Bahrain, an official American ally and home to the U.S. Navy's Fifth Fleet, is considered one of the most liberal and wealthy countries in the Persian Gulf. However, it is also a Muslim country whose citizens have been boycotting American goods to express their frustration at U.S. policy on the Israeli-Palestinian conflict. "There's a growing demand for substitutes to American soft drinks, which is what prompted us to import Zamzam Cola," an executive at the Bahraini-owned Zamzam Soft Drink Drops told the Middle East Times .
Coca-Cola has also long been a subject of debate among Muslim religious authorities, because it is made from a secret formula, which may include traces of forbidden ingredients like alcohol. Muslims are forbidden to use alcohol. Zamzam Cola, named after a spring in Mecca that Muslims consider sacred, has not been subject to such debate--mainly because Zamzam is a product of Iran's Islamic government.
Concern about un-Islamic influences has also prompted toy-makers in Iran to create a more appropriate replacement to American icons Barbie and Ken. Government officials have accused the buxom, blonde Barbie of sneaking in Western influences with make-up and revealing clothes and violating traditional Iranian values. Earlier this year officials launched a campaign to confiscate all U.S.-made Barbie dolls in the country.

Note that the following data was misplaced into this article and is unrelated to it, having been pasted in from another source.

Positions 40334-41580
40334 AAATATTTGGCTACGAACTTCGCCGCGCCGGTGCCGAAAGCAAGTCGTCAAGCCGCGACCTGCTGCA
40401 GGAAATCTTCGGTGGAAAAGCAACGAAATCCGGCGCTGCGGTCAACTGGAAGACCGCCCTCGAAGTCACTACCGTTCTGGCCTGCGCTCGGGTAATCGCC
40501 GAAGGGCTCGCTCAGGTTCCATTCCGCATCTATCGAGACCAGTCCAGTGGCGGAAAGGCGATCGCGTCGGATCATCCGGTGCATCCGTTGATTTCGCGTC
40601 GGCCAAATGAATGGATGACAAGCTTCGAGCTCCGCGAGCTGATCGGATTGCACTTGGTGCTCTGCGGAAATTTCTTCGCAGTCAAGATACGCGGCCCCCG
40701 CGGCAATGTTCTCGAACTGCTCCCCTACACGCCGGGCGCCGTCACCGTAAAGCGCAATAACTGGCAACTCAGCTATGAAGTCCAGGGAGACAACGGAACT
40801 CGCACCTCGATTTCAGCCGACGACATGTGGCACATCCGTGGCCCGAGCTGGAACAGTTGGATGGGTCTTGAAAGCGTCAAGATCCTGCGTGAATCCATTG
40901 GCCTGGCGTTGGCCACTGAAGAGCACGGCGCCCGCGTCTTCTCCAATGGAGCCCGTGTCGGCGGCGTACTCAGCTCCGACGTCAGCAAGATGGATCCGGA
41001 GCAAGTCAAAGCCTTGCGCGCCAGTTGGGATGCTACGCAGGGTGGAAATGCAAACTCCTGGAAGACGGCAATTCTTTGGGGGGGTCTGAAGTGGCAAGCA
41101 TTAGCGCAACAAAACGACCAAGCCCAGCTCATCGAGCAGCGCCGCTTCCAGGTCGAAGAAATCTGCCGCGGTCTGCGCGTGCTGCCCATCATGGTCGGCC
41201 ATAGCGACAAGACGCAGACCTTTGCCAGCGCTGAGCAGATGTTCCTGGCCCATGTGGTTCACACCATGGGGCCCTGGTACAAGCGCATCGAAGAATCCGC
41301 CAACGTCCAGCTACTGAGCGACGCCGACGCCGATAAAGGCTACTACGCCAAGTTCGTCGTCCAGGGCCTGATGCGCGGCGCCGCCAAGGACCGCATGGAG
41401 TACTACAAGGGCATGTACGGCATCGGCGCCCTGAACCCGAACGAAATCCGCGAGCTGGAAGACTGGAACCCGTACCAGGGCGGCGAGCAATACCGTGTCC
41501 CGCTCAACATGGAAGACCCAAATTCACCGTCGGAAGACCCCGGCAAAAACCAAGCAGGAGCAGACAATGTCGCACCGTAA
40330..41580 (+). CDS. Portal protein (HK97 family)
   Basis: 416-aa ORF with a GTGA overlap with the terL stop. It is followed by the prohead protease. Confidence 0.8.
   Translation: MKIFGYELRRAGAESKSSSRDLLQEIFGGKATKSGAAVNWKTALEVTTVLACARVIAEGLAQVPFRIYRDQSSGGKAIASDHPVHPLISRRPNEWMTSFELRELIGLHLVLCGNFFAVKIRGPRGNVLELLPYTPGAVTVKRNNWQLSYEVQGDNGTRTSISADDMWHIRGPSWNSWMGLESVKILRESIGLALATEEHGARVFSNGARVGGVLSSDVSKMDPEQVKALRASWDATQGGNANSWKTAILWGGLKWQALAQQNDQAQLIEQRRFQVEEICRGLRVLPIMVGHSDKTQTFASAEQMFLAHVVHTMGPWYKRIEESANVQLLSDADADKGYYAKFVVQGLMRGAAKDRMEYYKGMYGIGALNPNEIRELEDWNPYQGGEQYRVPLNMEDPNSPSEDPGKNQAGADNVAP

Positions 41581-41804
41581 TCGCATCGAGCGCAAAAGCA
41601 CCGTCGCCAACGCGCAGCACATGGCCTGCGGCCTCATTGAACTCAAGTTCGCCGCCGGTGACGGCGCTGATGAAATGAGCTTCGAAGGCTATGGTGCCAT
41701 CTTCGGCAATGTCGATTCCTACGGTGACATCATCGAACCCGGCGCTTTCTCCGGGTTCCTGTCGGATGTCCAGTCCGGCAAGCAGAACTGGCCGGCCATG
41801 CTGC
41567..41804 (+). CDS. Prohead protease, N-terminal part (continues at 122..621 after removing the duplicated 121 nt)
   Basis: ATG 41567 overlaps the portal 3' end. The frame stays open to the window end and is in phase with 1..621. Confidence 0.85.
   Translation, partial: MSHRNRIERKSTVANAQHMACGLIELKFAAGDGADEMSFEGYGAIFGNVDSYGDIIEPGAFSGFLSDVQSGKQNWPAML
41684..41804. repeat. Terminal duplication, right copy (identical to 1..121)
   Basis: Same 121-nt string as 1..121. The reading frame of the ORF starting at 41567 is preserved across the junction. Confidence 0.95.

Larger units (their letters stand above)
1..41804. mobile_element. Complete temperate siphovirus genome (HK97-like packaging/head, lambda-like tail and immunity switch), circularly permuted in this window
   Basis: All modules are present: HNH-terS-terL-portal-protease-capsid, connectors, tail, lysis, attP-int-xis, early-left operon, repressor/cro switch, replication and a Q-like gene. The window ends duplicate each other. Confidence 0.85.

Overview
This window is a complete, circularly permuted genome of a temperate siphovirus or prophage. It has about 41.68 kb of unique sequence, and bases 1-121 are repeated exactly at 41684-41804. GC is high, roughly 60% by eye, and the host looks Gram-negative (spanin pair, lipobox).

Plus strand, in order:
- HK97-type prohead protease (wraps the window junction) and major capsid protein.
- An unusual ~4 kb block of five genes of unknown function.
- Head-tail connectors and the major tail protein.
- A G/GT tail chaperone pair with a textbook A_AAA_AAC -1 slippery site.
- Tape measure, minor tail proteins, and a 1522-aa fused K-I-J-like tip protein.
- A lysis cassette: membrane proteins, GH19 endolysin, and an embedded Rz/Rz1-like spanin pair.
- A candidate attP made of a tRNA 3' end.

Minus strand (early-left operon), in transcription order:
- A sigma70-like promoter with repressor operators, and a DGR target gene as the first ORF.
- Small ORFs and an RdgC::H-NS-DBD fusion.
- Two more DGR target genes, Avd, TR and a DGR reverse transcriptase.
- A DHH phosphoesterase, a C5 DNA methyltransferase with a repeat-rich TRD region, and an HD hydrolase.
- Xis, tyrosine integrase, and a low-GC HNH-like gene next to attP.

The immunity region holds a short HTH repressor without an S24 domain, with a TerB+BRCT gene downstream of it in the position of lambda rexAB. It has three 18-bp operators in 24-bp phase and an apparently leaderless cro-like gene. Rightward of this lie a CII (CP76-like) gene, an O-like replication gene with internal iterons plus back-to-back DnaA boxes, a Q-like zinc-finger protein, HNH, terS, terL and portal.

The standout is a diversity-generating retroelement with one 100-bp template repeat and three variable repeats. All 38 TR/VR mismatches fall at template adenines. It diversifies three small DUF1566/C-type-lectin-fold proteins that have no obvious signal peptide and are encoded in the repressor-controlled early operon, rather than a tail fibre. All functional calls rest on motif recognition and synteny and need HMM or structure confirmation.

In Barbie's place, Iranian children have been offered Dara and Sara, a set of boy and girl twins who come with modest clothing and cannot be undressed. They come with accessories like calendars, posters, and headscarves, as well as stories on cassette promoting their pro-family backgrounds.
Experts say Muslim consumers are becoming increasingly aware of the power of their pocketbooks, and anti-American sentiment is boosting sales of not only Islamic goods, but European and Asian goods. "The market is very open in the Middle East. People see that they have the freedom and choice to choose from a variety of products [from all over the world]," said Nihad Awad, executive director of the Council on American Islamic Relations.